College is supposed to be uncomfortable
I don’t know of many who will say it in this age of treating everyone as a consumer, but there is one fundamental truth for all new college students:
If college does not make you uncomfortable, something is wrong.
Growth and change are necessarily painful. In college, growth takes place to some degree apart from the environment that has nurtured and protected you. In addition, you are shepherded through this process by people who loved the experience so much that they never left. The bumps and bruises and deeper wounds that come from this experience are intended to help you learn to think for yourself and to cope with what we know is likely to come.
Your belief that it should be comfortable may not be your fault. Your parents and teachers have been human shields for misery and upset. And you are entering places where some believe that a life free of discomfort is possible and should be enforced upon you. You will be provided trigger warnings and will be told to be on the lookout for “microaggressions.” Paying attention to trigger warnings (in most cases) and seeking out things by which to be offended would waste your time. And providing protection from things which cannot harm you is an incredible disservice.
If you want to get the most out of your college experience, do these things:
Seek out uncomfortable situations.
Don’t put yourself in physical danger, of course, but seek out those people that make you uncomfortable. Take a class that might bother your parents. Try a club or two that not only wouldn’t interest you, but might really turn you off. Sometimes, the answer to the question, “Should I try _______?” should be, “Yes.”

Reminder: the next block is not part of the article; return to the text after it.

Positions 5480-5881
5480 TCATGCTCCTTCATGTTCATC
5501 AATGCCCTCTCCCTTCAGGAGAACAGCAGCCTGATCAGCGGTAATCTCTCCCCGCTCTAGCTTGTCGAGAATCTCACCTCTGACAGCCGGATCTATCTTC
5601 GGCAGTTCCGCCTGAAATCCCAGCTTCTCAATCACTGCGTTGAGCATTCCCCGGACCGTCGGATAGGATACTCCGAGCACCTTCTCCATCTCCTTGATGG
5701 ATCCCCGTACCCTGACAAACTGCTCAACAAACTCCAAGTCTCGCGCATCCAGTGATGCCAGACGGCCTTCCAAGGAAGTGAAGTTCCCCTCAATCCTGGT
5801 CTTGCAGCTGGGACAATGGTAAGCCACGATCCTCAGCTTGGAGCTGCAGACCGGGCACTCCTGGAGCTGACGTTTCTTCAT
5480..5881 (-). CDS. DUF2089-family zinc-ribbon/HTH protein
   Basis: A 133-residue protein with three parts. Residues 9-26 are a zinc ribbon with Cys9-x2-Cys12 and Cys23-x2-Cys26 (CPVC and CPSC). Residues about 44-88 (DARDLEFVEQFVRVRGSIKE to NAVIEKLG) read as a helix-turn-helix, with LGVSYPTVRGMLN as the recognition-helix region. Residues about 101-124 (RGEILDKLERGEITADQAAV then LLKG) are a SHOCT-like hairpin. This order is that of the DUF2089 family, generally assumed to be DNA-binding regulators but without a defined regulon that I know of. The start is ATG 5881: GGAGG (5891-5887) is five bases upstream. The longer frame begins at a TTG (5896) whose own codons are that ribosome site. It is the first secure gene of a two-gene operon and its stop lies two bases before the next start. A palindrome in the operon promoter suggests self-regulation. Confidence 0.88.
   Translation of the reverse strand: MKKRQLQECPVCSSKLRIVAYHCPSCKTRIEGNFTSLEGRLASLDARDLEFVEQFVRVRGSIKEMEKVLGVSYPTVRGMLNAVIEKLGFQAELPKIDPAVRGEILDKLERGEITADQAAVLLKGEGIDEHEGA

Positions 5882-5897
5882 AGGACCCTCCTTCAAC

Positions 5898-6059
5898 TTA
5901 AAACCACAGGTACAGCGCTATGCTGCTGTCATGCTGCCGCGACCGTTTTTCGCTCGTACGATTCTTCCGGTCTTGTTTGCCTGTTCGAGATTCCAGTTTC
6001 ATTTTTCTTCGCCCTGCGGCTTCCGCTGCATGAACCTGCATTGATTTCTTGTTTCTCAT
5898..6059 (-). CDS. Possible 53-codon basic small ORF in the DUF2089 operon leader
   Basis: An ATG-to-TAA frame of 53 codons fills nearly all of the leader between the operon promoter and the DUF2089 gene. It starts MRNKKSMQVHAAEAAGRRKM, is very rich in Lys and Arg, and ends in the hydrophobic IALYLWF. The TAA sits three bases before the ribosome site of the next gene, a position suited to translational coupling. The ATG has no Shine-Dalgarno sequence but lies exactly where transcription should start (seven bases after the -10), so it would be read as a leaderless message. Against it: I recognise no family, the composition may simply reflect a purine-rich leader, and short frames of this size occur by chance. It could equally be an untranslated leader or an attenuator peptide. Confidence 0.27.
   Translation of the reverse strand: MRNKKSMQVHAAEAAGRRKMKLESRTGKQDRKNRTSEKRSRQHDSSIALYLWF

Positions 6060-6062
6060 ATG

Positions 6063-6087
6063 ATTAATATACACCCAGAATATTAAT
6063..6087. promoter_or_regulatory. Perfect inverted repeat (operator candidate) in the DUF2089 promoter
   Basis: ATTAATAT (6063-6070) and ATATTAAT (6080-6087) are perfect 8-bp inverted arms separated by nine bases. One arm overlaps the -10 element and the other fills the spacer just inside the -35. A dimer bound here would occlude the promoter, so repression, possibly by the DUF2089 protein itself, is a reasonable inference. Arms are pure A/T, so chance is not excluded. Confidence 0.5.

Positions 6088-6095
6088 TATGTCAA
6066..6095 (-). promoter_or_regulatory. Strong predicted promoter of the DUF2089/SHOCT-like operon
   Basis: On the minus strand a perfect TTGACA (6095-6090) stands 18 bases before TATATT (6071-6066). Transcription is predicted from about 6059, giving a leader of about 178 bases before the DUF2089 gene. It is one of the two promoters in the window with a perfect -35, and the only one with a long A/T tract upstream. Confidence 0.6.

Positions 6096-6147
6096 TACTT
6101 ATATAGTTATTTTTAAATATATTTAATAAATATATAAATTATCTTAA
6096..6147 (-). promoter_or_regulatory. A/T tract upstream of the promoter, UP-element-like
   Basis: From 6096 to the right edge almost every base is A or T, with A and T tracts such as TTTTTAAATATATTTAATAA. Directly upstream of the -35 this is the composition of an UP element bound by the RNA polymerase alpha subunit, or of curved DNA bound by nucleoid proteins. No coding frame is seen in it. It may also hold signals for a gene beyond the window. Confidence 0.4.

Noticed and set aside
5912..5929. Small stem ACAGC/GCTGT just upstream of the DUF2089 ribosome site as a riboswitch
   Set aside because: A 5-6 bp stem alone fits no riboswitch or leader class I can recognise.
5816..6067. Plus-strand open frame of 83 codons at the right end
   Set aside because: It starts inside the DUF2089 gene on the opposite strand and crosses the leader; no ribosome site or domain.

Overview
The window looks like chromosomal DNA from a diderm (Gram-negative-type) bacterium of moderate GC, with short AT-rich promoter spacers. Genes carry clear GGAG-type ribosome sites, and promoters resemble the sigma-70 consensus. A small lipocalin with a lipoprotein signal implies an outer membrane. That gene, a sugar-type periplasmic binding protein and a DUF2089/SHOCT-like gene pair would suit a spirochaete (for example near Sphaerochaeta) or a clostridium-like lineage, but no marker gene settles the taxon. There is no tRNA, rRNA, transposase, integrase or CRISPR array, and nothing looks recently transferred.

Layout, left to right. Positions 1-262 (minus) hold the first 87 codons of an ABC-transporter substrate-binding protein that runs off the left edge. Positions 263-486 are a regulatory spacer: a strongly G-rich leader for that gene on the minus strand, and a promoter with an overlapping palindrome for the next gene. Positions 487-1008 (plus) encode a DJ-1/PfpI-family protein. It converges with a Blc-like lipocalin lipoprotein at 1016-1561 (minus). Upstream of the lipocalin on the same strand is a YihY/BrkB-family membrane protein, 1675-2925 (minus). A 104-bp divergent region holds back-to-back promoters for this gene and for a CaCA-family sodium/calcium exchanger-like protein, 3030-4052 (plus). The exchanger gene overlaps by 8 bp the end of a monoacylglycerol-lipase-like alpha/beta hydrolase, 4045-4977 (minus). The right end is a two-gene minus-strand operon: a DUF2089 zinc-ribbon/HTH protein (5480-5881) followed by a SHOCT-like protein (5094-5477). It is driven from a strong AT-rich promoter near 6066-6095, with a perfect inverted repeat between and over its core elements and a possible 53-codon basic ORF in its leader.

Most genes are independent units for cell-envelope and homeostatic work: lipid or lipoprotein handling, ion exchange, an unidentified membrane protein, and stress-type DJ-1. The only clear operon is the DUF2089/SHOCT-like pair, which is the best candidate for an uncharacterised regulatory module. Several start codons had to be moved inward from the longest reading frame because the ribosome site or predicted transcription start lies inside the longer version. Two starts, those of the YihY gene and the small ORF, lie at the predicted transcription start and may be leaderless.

Understand your discomfort is about you.
This is difficult for most to understand, but it is important to recognize your beliefs and attitudes—not the world or the people in it—make you uncomfortable. When you say, “You’re making me uncomfortable,” what you really mean is, “What you are doing right now violates my rules about proper behavior.” There is incredible power in realizing this simple truth.
Use your discomfort to make informed choices.
Discomfort is unavoidable, as much as you try (and as much as well-meaning others try to keep you from it). Once you take responsibility for your discomfort and begin to consider the beliefs that cause it, you can make informed choices. It might be that you have a valued belief that does not make sense to abandon. It might be that the belief should be challenged because it is keeping you from pursuing a relationship or changing your major.
There are very few “right” ways to do college, but one sure-fire wrong way is to run from everything that looks scary.
Unless it’s a bear. Definitely run from those.